This game is not for everyone. But it is for some people. If you're on the fence, I recommend borrowing it or renting it for a bit before committing to the purchase, just to see if it's for you. Hope this helps you make a decision.
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12 of 13 people found the following review helpful
4.0 out of 5 stars An honest review of Dark Souls, November 26, 2012
= Fun:4.0 out of 5 stars 
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This review is from: Dark Souls - Xbox 360 (Video Game)
Is Dark Souls one of the best games of this generation? Yes.

Now, is it a game you will actually want to play? That depends.

I'm sure that, if you're reading this review now, a year after the game has been released, you are most likely someone whose interest has been piqued due to A) the $19.99 budget price it's at now and/or B) it's near legendary status on the internet (wikis, forums, etc). You've heard that it's hard. You've heard that it doesn't hold your hand. You've heard that it's the hardcore answer to a gaming generation dominated by mindless shooters where you walk in a straight line as enemies line up to get shot by you and, if you get shot yourself, you just hide for awhile until your health regenerates (which, by the way, is exactly what happens in real life). You've read reviews that proclaimed it a modern classic of gaming, and also reviews where the reviewer didn't even give a score because he or she couldn't finish the game. Now you want to know if it's actually worth picking up. Should you give this $20 game a fair shot?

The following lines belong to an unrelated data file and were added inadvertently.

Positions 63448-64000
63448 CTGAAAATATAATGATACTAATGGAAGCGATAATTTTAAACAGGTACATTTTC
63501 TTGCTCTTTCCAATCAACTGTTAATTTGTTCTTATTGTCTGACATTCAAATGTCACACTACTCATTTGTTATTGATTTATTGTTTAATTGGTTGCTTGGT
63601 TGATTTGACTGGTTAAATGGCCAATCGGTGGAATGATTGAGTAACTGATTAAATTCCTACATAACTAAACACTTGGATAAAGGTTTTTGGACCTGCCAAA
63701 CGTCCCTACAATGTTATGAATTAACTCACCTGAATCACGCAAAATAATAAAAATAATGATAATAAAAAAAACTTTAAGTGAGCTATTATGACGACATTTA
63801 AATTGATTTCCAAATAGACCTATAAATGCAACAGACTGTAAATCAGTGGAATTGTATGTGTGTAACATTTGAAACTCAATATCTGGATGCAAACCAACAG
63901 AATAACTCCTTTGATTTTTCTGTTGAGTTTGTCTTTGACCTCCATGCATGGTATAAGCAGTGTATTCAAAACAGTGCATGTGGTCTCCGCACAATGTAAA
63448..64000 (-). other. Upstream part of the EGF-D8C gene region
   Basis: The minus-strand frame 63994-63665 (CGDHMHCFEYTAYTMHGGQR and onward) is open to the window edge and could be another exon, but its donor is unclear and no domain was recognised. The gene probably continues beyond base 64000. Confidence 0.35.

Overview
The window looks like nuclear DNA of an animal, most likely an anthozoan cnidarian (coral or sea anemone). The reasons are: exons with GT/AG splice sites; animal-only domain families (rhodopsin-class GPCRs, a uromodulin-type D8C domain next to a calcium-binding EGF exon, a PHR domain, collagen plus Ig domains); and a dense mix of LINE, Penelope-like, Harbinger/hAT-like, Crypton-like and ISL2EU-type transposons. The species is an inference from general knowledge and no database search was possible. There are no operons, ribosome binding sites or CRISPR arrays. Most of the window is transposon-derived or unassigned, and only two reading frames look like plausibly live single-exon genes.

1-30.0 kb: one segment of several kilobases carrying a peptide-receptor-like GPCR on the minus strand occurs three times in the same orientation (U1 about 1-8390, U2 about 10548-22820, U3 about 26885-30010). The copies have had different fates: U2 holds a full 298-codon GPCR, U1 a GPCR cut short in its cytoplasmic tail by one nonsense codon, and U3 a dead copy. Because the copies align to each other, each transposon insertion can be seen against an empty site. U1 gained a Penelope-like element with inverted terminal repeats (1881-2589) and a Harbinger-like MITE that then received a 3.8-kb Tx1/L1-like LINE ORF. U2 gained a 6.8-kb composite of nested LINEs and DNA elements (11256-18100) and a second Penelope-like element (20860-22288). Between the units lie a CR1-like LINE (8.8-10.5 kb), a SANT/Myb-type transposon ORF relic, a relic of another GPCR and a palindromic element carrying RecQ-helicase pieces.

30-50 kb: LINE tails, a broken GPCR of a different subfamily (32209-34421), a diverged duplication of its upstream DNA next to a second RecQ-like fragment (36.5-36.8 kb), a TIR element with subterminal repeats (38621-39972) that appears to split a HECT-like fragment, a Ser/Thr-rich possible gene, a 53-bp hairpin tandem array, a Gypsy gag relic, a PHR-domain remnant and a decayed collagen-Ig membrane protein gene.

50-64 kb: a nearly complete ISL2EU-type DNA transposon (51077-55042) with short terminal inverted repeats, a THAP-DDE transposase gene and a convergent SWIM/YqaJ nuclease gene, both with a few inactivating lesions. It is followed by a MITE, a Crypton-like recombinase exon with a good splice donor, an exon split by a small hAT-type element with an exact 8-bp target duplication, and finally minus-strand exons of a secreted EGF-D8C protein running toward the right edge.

First off, you know how, if someone gives a new Zelda game a 7.0, the internet explodes because it's too low? Or if someone gives a game like Final Fantasy XIII a 9.0, the internet ALSO explodes because it's too high? I want you to know this about Dark Souls: every single review you read, whether or not the score is a 3 or a 9.5, is accurate. You can't say the game sucks on a technical or artistic level. It has way too much character, personality, and detail to be accused of being "phoned-in." The developers at From Software knew exactly what kind of game they wanted to make and they succeeded in making it. That is without question. The thing is, their vision was to create a game that doesn't care if you like it. Enjoy it. Figure out how to play it. Figure out where to go and what to do. So you have a game crafted with the kind of personal detail and singular style that most modern big-budget games don't have anymore due to sales pressure and huge development teams who work separately from each other, but with that comes two huge barriers to entry: level of difficulty and method of storytelling, which is also related to gameplay in ways I will explain later.